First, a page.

Perhaps the most delightful and startling of the ancient stories that rocked my world when I was a student was the second-century Acts of Paul and Thecla, a novelistic romance which re-tells the story of the Apostle Paul’s missionary activity from the point of view of Thecla, a teen-aged girl from the town of Iconium (now Konya in Western Turkey). The story turns on Thecla’s reaction when she hears the Apostle’s preaching in the neighbour’s court-yard as she is sitting in an upstairs windown on a warm evening. She finds him spell-binding and decides to run away from home in order to follow him when he travels on to the next town. This causes tremendous anxiety to her mother and her fiancé, who seem to have her life all planned out for her.
This is a very different angle on Paul’s preaching than the one familiar to readers of the Acts of the Apostles in the canonical New Testament, which sees Paul as a man’s man who preaches in public places and synagogues rather than to adolescent girls in private houses. The runaway Thecla encounters miraculous and sometimes ghastly adventures as she travels alongside Paul. But where most ancient novels end with the marriage of hero and heroine, the Acts of Paul and Thecla end with the two parting. Paul gives her permission to preach the Word of God before going off to his martyrdom, while Thecla lives to a ripe old age as a Christian prophetess.
But what about Thamyris? I have always wondered how things turned out for Thecla’s fiancé. This week, I had a chance to return to the story from Thamyris’ point of view.
One of the delights of my post at the University of Manchester is that I sometimes have the opportunity to work with students in the ancient collections of the Manchester Museum, and this week, I found myself hosting a workshop for Sixth-form pupils from Burnley and Liverpool exploring how looking at ancient portraits and artifacts could allow them to think differently about ancient texts.
My colleague James Corke-Webster and I chose The Acts of Paul and Thecla as one of the texts for the experiment, partly because we love it and partly because it is a story of domestic conflict that involves three very different points of view: that of Thecla, of her fiancé Thamyris, and her mother Theocleia. We asked for volunteers to re-tell part of the story from the point of view of different characters, and in particular we asked them to think about how looking at the museum’s Roman-period mummy portraits changed how they ‘saw’ the characters. (The portraits were painted between the time of Paul’s preaching in the 50s and 60s of the first century, and the time when the story was written, a little over a century later.) One of the things we wondered was whether what the characters looked like would make a difference. Would it have made a difference to Thecla if Thamyris was young and handsome or ugly and old? Probably!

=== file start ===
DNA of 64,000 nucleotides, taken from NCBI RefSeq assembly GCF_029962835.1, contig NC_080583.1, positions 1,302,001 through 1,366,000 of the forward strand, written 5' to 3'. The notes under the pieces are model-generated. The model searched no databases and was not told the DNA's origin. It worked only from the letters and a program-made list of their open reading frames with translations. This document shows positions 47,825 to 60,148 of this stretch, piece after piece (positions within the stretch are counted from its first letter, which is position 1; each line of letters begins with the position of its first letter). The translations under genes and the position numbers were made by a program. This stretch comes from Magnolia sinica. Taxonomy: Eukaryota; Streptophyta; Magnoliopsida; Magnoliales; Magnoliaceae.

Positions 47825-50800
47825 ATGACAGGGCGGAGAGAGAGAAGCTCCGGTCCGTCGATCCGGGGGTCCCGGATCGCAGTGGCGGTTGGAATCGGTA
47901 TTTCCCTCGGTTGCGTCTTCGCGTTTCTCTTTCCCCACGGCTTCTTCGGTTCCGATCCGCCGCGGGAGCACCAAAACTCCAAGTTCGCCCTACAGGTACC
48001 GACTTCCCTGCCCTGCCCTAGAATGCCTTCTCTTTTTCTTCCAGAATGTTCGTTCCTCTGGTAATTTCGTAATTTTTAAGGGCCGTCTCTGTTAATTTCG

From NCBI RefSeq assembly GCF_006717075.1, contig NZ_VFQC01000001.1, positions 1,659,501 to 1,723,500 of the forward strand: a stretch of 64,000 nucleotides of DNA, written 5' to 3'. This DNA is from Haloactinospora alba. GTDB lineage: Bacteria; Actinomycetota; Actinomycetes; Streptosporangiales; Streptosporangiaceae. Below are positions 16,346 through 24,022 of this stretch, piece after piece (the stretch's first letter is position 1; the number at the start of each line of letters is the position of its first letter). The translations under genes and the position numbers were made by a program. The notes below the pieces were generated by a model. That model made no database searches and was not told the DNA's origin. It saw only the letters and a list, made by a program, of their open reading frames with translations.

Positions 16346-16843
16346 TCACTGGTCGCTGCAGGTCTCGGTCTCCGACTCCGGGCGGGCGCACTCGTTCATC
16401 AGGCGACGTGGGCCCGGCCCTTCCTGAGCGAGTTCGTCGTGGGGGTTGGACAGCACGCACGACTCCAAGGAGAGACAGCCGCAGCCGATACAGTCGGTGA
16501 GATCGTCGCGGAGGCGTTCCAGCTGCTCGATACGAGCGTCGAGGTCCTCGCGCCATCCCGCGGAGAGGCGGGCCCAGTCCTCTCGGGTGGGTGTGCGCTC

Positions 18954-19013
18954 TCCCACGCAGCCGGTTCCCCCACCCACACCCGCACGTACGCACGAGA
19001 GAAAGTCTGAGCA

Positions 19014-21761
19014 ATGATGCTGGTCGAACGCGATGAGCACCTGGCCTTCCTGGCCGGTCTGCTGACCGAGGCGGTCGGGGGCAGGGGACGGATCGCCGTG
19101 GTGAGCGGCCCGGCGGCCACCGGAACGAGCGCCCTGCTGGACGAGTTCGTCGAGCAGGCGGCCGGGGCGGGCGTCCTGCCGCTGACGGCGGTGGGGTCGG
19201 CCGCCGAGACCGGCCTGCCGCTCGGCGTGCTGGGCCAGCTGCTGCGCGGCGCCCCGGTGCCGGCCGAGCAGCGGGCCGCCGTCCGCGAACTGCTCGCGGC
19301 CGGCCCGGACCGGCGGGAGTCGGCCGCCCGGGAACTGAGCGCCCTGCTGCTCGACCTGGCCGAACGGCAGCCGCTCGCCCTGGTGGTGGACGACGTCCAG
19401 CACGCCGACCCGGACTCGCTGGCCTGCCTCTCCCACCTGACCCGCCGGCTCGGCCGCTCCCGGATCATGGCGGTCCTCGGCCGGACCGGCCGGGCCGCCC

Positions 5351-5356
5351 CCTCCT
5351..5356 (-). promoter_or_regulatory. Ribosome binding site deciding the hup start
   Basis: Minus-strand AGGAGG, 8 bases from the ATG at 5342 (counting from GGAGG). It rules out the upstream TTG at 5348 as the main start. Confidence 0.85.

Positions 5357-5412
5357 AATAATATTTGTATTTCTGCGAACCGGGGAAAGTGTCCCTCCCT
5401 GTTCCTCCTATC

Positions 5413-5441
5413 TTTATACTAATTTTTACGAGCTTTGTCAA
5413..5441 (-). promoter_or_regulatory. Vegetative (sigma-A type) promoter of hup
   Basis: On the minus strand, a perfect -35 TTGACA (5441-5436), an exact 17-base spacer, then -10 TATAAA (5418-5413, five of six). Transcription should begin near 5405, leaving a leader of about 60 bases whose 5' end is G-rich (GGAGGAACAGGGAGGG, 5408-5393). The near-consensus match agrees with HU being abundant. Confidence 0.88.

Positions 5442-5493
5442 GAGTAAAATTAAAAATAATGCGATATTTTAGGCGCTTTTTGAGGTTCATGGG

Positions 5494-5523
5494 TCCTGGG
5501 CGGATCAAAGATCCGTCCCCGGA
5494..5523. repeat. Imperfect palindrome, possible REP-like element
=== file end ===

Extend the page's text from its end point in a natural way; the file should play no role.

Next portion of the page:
Below are two evocative soliloquies for Thamyris which were written during the workshop by pupils from Thomas Whitham Sixth Form, Burnley.
Alicia McLean (Thomas Whitham Sixth Form, Burnley) imagined Thamyris as a rich and ugly fifty-year old, reacting when Theocleia threatens to have her daughter burned at the stake for disobeying her mother and dishonouring the gods: ‘Burn that wicked wretch, after all I went through to help her mother; she should be grateful that I am willing to shower my riches upon her. Yes, I am an older gentleman, but I was ready to help her mother out of poverty. Thecla and I would have bought every property in the land and enhanced our riches. How dare she suddenly object after she had confirmed that she would marry me? Paul is to blame; she had no objections before he came along preaching nonsense. When Thecla and I met she seemed fine about the whole idea, like she wanted to help her mother out, yet suddenly turned and declined my offer of affection. Let the wicked wretch burn.’
Chloé Flynn (Thomas Whitham Sixth Form, Burnley) imagined Thamyris as younger and a bit confused, but rich enough to be a good ‘catch’ from the mother’s point of view – and possibly a bit taken with the mother!: ‘I don’t want Thecla to burn like her mother does. I’m obviously upset and disappointed, but she shouldn’t burn. Well, maybe she should. She shouldn’t have gone to listen to Paul preach in the church. He filled her head with religious thoughts and made her not want me anymore. Why would she choose Paul over me? Over her family? What does he have that I don’t? I had a feeling she didn’t want the marriage but she never said anything. I tried to make her happy. I took her on strolls and showed her my property. Her mother liked me, agreed it was a good match. I could have made her a very happy wife, if she’d have let me. I could have solved all her mother’s problems, if Thecla had let me.’
In a future post I will report on what the students made of Thecla and her mother. (To see what I made of them myself, look at Chapter 4, ‘The God of Thecla’, in Band of Angels.)